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The Sad State of Too Many Perl Videos
2014-09-17 22:46:31 -0400
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I've been a good boy lately and have settled into a good exercise regimen. The combination of an exercise bike, and Apple TV, and a 46" inch television screen in the same room helps. I can watch half a tech talk while I pedal away.

It's also once again driven home how tough it is to find a good Perl talk that you'd want to watch. I hate to say it, but too many of them are embarrassing -- shoddy audio quality, bad video quality, a weird pattern of cutting to the slide and back to the speaker far too often. Look, I get it, Confreaks can't be everywhere. (Just for kicks, a search for "Perl" on Confreaks returns one video - a Katrina Owen Rails refactoring exercise that has the dumb luck to have the word "Properly" in its title.)

A favorite recent Perl presentation featured the camera locked in on the projector screen because it was a live coding exercise. That works out well. I'd rather see the screen than the speaker, anyway. Problem is, anytime the speaker cleared the screen, the camera would lose focus. With no areas of differentiation to find near the middle of the screen, everything would go blurry and you could picture the auto-focus searching for contrast to hone in on. It was only when he got to the middle of the screen that things would snap back into focus. Here's a sample.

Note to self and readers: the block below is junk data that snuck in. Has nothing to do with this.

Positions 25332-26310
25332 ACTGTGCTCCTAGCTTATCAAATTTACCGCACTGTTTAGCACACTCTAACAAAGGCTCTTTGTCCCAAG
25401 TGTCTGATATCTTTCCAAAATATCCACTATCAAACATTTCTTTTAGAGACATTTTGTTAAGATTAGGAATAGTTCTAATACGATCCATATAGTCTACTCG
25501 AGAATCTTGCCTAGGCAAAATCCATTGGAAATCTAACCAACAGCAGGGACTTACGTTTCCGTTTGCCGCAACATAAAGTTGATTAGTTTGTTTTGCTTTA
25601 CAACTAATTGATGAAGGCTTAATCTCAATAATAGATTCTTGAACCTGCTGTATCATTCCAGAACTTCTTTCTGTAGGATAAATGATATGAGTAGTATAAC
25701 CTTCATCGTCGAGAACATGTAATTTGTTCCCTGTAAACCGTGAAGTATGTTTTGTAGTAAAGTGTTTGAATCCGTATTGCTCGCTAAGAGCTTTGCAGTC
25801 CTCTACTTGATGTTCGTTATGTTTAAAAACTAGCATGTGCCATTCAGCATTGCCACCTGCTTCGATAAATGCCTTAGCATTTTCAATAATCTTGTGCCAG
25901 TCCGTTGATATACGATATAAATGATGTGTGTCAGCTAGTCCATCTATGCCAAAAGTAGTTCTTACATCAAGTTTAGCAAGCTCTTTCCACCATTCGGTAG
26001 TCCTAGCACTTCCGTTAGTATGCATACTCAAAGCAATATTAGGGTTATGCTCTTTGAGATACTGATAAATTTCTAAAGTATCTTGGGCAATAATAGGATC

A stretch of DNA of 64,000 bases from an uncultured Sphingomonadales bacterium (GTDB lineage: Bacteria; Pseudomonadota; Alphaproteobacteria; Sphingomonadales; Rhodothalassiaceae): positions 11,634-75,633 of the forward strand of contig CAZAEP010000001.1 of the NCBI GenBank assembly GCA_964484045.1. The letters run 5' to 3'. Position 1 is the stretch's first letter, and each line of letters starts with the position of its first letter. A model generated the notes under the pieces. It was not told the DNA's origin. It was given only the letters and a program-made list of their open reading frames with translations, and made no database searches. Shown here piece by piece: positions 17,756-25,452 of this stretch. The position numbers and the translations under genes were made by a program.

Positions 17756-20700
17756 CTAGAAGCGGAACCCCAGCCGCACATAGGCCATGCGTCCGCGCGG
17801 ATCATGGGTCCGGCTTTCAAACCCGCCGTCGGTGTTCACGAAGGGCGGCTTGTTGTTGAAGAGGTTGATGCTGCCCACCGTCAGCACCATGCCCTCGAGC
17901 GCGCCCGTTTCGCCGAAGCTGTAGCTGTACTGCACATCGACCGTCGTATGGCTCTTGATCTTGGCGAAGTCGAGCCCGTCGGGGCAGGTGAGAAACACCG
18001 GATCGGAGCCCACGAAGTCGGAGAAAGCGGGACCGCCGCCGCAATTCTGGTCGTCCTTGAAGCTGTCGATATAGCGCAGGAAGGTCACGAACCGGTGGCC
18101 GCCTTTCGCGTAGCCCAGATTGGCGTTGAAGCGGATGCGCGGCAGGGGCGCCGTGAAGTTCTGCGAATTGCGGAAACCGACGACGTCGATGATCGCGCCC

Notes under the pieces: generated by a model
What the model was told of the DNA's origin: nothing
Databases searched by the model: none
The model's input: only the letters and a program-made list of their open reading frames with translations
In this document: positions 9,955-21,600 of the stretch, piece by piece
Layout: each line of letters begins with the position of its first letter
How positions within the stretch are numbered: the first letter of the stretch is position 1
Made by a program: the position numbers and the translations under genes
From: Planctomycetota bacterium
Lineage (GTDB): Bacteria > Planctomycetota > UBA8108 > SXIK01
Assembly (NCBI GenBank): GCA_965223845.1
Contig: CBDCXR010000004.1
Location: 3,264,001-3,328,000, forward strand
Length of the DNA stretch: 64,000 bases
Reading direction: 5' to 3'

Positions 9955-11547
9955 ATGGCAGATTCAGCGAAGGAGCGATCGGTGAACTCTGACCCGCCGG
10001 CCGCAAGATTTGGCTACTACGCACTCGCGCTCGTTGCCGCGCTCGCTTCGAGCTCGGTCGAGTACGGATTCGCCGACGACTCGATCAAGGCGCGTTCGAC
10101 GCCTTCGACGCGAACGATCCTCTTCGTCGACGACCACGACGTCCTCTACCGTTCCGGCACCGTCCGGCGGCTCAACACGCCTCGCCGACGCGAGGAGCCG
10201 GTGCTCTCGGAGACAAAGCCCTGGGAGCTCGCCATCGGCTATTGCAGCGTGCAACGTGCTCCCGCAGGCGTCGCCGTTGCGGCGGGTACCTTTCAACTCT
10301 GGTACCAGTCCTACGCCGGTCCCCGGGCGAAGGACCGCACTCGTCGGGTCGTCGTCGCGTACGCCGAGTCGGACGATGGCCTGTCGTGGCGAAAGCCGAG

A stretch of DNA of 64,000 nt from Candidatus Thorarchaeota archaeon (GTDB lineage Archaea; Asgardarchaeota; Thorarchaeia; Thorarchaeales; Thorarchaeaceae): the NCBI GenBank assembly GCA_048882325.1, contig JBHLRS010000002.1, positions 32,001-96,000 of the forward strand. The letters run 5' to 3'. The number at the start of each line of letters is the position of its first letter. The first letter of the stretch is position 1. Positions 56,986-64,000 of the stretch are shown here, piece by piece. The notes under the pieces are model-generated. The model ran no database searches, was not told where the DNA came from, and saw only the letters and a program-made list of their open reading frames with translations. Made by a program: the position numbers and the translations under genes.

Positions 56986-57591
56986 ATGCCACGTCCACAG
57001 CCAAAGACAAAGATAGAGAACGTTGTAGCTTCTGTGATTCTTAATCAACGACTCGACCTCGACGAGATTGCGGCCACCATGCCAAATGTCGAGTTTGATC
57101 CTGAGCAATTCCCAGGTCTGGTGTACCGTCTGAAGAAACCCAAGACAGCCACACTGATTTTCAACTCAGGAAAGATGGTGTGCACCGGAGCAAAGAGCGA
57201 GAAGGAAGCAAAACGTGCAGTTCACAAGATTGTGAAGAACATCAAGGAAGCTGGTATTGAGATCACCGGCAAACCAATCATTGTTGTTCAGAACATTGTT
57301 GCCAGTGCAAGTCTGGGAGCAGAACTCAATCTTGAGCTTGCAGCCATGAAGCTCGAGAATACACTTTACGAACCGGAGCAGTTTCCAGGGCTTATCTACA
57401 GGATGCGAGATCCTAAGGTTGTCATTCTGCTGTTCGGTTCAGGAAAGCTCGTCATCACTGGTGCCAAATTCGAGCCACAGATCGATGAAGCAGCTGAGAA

I tried to watch another presentation that would have random jump cuts. We'd just lose 30 seconds or a minute of the presentation every so often. Here's an example. Were they recording on a DSLR and needed to stop the recording every five minutes due to file size/manufacturer limitations?

Here's a DBIx::Class presentation that begins with nearly two minutes of dead air. That's thirty seconds of editing time someone missed.

I'm pretty sure the audio and video aren't lined up in this YAPC DBIx::Class presentation. Since the speaker's square is so small in the corner it's not a big deal, but it is annoying. Also, the presentation is horribly laid out. The speaker has slides and seems to wing it from there. He tries to come up with examples off the top of his head but can't. He skips over plenty of bullet points. Maybe that's because the slide deck is meant for a longer presentation and he had to squeeze this in? I don't know.

{% img http://variousandsundry.com/cs/images/nail_cleaner.jpg %}

Perhaps the most awkward videos to watch were the ones at YAPC NA 2014 (here's one sample and a much smaller second example) at a venue where a large mirror hung on the wall behind the speaker, reflecting a sea of bored looking faces in the audience. Makes you realize how tough a job any presenter has to do.

I didn't have to search that hard for these issues. They're pretty easy to find -- just watch just about any of these videos. It's frustrating in many of these examples, in particular, because they're ones I'd have liked to watch without all the distractions or problems that made them completely unwatchable.

So, yes, I'm just whining tonight. Now excuse me while I go hit the bike and learn nothing from all of the above examples and try another one... Sawyer X is usually a good presenter. There's a talk he gave on Asynchronous Programming I'm going to try tonight if the piss-poor audio quality doesn't drive me completely batty.

Update: As it turns out, the audio wasn't the issues on that Async talk. It was the video:

{% img http://variousandsundry.com/cs/images/async_perl.jpg %}

That screen is impossible to read code on. Thankfully, the slides are available on the web, but reading them on an iPhone is not a big improvement. ::sigh::

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